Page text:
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Re: Recent launch failures





On Tue, 3 Aug 1999, Dave Mullenix wrote:

> Andy,
> 
>     I've been following those cuts.  Believe it or not, a lot of people
> in the "private rocket" field are GLAD of this.  They seem to somehow
> believe that the money cut out of NASA's budget is going to wind up in
> theirs.

Yeah, I know a few of these flakes. Most of them shouldn't be out on the
street without a keper, but that's another story....

>     Wouldn't it be nice if NASA was given that billion back and required
> to use it purchase 10 Reusable Single Stage To Orbit prototypes at $100
> million each?  Put out some general specs - heft a certain mass of a
> certain size to a certain altitude and then turn the spacecraft around
> for another launch in a certain short length of time, for instance. 
> Then have everybody interested submit their proposals, choose the most
> likely ten and have them go to work.  Surely, we'd wind up with two or
> three useful spacecraft out of the ten and that would be pretty good for
> a "mere" billion dollars.  We'd probably also end up with a couple of
> new spacecraft manufacturers, each with a proven design.  Heck, they
> could put a clause in the contract saying the first satellites delivered
> into orbit had to be scientific and/or ham sats.

We don't have the clout (nor do the science types) to get that sort of
a deal passed. There was a move to get the surplus Minutemen that
the Air Force was withdrawing under START handed over to USRA
(University Space Research Association), but that idea got scuppered
when a well-connected small launch provider raised a major stink (and
spread some serious cash onto the right hands). As for the billion
dollars divided up into $100 million grants or loans, wouldn't be
enough. Even the most "rose colored glasses" types in the RLV movement
figure that it's going to take several times that to get something that
will be worth flying. And, to be honest, I wouldn't put a dime on
some of these ideas, the folks pushing them are getting "cheap
access to space" with flight numbers that make NASA's projections for
the shuttle look positively frugal!

>     But what's really sad is that several of the struggling new
> companies would refuse to submit proposals!  The myth of "private good,
> government bad" is so deep and pervasive in some circles that it would
> cause a lot of organizations to refuse government contracts, even as
> they see their fellow manufacturers biting the dust while they struggle
> in vain to find private money to make their own designs reality.

Yep, the Libby streak is pretty strong in a lot of these folks. Then
again, a lot of them wouldn't mind seeing NASA or someone else hand
out "mail contracts" for delivery of a lot of satellites from the
government. Problem is, the number of flights that they want the
government to pay them for (usually in advance) is more than the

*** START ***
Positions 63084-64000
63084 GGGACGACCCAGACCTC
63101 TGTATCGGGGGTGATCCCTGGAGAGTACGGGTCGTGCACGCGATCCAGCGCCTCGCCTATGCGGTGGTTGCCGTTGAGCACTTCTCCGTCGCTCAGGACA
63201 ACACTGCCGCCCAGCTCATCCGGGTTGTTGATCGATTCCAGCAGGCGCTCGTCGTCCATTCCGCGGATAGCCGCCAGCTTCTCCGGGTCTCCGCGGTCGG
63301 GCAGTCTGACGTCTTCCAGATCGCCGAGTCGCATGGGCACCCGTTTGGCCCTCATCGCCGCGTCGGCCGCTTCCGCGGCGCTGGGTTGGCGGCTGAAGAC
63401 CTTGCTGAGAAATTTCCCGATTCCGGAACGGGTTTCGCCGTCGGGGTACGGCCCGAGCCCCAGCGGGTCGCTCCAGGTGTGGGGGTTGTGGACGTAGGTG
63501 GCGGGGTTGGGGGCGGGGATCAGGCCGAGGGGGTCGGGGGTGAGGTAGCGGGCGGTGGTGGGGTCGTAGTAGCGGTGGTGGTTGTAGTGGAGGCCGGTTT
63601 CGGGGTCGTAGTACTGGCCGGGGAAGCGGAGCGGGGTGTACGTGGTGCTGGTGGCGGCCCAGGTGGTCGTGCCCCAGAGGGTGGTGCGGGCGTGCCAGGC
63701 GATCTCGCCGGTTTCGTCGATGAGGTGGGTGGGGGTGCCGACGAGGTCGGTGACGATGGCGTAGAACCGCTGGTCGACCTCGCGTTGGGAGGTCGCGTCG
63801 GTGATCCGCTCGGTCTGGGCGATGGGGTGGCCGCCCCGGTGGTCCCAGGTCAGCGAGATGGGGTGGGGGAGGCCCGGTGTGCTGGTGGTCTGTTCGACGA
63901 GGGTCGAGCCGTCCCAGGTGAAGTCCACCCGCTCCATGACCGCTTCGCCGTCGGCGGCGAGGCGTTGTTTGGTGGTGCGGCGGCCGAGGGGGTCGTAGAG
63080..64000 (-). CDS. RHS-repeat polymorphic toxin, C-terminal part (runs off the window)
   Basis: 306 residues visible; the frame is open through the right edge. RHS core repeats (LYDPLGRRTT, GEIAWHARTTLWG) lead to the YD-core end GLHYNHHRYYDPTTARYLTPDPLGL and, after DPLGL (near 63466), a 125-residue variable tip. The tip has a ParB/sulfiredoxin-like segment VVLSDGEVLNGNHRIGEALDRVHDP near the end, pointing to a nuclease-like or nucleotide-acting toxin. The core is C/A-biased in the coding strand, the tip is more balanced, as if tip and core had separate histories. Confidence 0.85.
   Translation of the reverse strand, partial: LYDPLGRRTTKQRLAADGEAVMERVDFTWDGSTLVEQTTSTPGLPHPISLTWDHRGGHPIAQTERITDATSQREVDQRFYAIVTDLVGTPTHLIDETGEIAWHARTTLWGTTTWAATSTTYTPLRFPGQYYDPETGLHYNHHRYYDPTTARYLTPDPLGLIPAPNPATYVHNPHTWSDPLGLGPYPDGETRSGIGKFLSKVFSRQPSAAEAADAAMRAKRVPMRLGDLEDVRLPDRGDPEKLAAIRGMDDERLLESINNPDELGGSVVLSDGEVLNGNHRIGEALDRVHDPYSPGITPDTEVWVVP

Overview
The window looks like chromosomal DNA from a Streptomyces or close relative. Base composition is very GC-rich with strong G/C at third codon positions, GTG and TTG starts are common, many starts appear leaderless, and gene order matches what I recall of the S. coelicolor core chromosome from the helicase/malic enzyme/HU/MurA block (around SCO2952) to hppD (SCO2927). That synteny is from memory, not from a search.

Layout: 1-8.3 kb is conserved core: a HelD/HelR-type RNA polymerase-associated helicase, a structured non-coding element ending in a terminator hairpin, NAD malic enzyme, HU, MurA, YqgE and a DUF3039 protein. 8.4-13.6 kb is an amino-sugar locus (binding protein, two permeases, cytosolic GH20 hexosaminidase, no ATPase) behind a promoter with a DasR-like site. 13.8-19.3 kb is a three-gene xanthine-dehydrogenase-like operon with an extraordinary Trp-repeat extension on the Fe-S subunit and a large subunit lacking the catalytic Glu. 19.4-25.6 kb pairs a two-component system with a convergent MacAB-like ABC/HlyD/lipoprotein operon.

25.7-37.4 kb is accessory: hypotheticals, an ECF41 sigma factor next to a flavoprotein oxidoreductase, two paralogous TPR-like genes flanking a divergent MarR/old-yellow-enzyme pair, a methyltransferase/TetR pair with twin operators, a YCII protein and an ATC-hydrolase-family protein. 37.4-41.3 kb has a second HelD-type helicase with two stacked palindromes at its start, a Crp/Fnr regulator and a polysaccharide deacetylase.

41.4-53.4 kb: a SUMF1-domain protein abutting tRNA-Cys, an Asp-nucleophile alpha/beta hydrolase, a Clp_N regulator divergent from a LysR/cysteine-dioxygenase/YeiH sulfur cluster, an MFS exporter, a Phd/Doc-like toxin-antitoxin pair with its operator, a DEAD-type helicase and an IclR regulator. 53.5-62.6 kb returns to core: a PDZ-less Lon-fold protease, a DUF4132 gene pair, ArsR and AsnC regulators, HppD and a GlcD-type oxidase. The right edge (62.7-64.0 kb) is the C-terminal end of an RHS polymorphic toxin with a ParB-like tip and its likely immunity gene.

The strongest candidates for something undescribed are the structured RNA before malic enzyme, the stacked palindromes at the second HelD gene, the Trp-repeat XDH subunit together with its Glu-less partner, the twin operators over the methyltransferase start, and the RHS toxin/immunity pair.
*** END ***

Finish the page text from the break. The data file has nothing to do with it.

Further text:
projected needs for all of the government users *and* universities
put together. Worse, they want it so that, no matter what, the
government makes sure that they make a profit, that their money isn't
at risk in any way. All the while, most of them are waving the banner 
of "free enterprise" high and strong....

>     I don't think any of them remember how aircraft got developed from
> the Wright Brothers flyer to our present day machines.  Practically all
> the present aerospace companies and first airlines survived and grew
> with government contracts to build military aircraft or deliver mail. 
> Boeing got into jet airliners by building a series of military aircraft,
> culminating in the C-135 which got converted to the civilian 707
> airliner.  I've been trying to find out what is supposed to have changed
> since those days, but I get no coherent answers, just slogans and
> lectures on "free enterprise".

More than likely, you'll never get an answer thatg makes sense. Most of
the pwople doing this haven't a clue, IMHO, and like it that way. Case
in point: there was a group I heard of that was planning on offering
sub-orbital "jaunts" to well-heeled customers on their new launcher.
They figured to save money by not conforming to the "bundensome" rules
of the FAA (bet that's one they wouldn't have told their customers!),
and, to do this, they wer going to operate their launcher outside of
the US....in the coastal waters about 20 miles out! When it was pointed
out to them that the US territorial waters were extended (along with
most other nations) to 200 miles back in the early 1980's, they pretty
much shrugged and said that they didn't recognise any such change!
Wonder why they still ain't got any backers....?

>     I think that in the next year a lot of unemployed NASA engineers
> (probably the best and highest paid) will join a lot of unemployed
> "private rocket engineers" on the unemployment line.  It doesn't look
> too good for the American future in space.

Personal bet: 90% of the RLV companies are going to go belly up. If you
look at the historical record of aircraft makers, that projection might
be a bit low, but time will tell I guess

> 
> Dave
> 
> P.S. When the Final History of Folly is written, several of the juicier
> chapters will cover the last thirty years.
> 

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